Santa Barbara City College officials have spent months on a report addressing concerns raised by the Accrediting Commission for Community and Junior Colleges, and the first draft was made public earlier this month for a College Planning Council meeting.
An investigation found that the board violated its own rules and refused to delegate authority to the former president, Andreea Serban — who was placed on paid leave until her contract was up. As a result, SBCC was placed on warning status.
SBCC must submit a special report to the Accrediting Commission by March 15, showing that the college has fixed the deficiencies and implemented the oversight agency’s recommendations. There will be another site visit in the spring, and if the commission is satisfied, SBCC will remain accredited.
SBCC was told it must train its trustees in the roles for governance; have a code of conduct — including ethics — for the board; improve student learning and services; and “create an environment for empowerment, innovation and institutional excellence” by working with campus stakeholders.
The draft report was put together by the Accreditation Task Force, and is now going through the College Planning Council, SBCC President Lori Gaskin said.
After input on the draft, the report will go to the trustees and eventually will be sent to the Accrediting Commission.
“It was important to do,” Gaskin said. “It was cathartic, as well. It’s very candid, and a reflective look at our processes ... not many new presidents get an opportunity to stand back and reflect. It was positive all around in terms of having the opportunity to take a real intensive look at our structures and systems.”
Gaskin was selected as president by a 16-member search committee, and started work at SBCC on July 1.
The team working on the project has been “phenomenal,” she said, noting that there won’t be any major changes to the governing system even with implementing the commission’s recommendations.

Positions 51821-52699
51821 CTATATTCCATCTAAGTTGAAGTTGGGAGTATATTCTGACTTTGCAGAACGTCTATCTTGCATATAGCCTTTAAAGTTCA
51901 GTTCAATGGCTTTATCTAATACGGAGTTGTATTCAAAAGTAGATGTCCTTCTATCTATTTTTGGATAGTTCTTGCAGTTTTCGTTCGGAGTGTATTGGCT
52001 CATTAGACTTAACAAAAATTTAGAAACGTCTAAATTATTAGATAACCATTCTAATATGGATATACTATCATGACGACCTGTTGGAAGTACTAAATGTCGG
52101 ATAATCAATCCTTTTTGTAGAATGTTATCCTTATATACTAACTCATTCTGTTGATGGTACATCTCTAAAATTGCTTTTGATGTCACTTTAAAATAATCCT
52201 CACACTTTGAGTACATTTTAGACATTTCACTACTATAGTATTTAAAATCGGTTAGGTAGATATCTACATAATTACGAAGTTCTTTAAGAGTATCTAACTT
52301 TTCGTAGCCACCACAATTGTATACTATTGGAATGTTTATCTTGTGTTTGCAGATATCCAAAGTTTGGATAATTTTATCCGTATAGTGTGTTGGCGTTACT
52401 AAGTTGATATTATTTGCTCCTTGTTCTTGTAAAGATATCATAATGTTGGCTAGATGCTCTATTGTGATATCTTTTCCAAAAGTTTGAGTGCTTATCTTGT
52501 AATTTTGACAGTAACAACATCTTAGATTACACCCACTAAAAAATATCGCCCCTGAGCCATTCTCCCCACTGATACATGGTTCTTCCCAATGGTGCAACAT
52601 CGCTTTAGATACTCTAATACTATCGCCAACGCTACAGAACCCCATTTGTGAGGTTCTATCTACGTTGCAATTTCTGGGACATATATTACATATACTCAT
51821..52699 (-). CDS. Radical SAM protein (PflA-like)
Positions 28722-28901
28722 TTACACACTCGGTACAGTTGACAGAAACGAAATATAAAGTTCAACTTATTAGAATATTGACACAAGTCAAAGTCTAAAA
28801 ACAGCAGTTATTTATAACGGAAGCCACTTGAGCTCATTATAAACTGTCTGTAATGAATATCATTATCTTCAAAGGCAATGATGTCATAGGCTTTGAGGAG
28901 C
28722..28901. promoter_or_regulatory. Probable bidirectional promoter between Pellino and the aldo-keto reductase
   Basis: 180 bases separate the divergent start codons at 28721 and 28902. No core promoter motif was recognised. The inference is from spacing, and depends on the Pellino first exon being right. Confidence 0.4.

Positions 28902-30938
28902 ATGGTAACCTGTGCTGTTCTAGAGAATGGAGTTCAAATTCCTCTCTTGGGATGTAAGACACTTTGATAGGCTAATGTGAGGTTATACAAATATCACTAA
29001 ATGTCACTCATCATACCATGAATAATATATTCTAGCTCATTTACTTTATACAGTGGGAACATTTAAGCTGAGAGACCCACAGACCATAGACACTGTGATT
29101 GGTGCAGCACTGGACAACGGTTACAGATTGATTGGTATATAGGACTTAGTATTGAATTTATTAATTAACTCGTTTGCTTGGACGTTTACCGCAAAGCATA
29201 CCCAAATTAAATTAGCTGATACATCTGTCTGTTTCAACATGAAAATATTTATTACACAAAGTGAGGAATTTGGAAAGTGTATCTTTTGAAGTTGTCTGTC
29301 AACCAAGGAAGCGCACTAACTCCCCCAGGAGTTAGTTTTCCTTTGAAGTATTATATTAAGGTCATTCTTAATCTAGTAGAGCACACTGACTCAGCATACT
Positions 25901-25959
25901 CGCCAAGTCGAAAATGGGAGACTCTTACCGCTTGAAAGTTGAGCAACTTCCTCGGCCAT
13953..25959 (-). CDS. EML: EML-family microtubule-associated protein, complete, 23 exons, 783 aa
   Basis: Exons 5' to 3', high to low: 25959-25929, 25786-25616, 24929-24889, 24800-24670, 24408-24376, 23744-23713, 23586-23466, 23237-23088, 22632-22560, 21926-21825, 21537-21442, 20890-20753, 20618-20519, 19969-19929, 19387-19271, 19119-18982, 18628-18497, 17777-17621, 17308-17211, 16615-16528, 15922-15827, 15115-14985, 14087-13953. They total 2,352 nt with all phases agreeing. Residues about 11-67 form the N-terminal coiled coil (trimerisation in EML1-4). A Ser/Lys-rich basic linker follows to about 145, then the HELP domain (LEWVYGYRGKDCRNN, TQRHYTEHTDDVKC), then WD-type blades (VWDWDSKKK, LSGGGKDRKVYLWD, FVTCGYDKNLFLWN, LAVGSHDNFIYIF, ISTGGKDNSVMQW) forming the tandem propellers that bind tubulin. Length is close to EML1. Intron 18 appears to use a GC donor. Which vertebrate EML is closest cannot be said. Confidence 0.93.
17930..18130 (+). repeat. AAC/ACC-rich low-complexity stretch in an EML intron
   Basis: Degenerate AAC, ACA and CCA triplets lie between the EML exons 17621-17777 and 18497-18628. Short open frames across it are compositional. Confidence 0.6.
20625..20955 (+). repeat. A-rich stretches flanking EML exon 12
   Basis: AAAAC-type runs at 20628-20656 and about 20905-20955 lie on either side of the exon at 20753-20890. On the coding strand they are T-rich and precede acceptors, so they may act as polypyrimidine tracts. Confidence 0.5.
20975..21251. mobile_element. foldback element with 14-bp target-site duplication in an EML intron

“There won’t be any big changes, no; what we are is more aware and conscious,” she said. “It’s just giving us a sense of who we are as an institution related to governance.”
The trustees published and adopted a code-of-ethics policy last spring in response to the recommendations, and the campus plans to go beyond the specific recommendations, Gaskin said.
“We are going to reach out to more key stakeholder groups, most notably classified staff and management, to make sure they have an active and engaged role in participatory governance,” she said. “It’s a recommendation that came out of our study.”
SBCC is also working on a document that explains its own governance structure all in one place so it’s easier to orient new board members and staff members, she said.
“We always strive for improvement in whatever we do, both personally and professionally, and as an institution,” she added.
The introduction to the staff report is more candid than the college has been so far in responding to the warning letter.
“The sanction of warning was painful and disturbing to the institution,” the introduction states. “At the same time, and more important, being placed on warning served as a catalyst for internal assessment, reflection, and difficult but genuine conversations.
“Over the past couple of years, the dynamic associated with leadership transitions at the board level, the nature and clarity regarding the appropriate and effective roles of the CEO and board of trustees, and internal/external divisiveness melded together to create an unprecedented level of discord across campus. This permeated into sectors of the community as well.”
The report, which includes the results of the fall 2012 Governance and Leadership Survey taken by 346 employees, goes beyond the three recommendations and examines the entire SBCC governance structure.
SBCC’s leadership wants to unify the campus and address the main issues that caused the level of discord and divisiveness, the report states.
The 129-page survey shows that Gaskin is rated highly, but it’s a mixed bag for the board of trustees and overall collaboration between campus groups.
Only 53.2 percent of respondents agreed with the statement: “The board of trustees, administrators, faculty, staff and students work together for the good of the institution through established governance structures, processes and practices.”
Less than a third of respondents believe the board delegates responsibility and authority to the president to implement board policies without interference. Another 23.7 percent of respondents disagreed, with the rest neutral or undecided.
SBCC has a new board of trustees with the Nov. 6 election of Veronica Gallardo, Marianne Kugler and Craig Nielsen.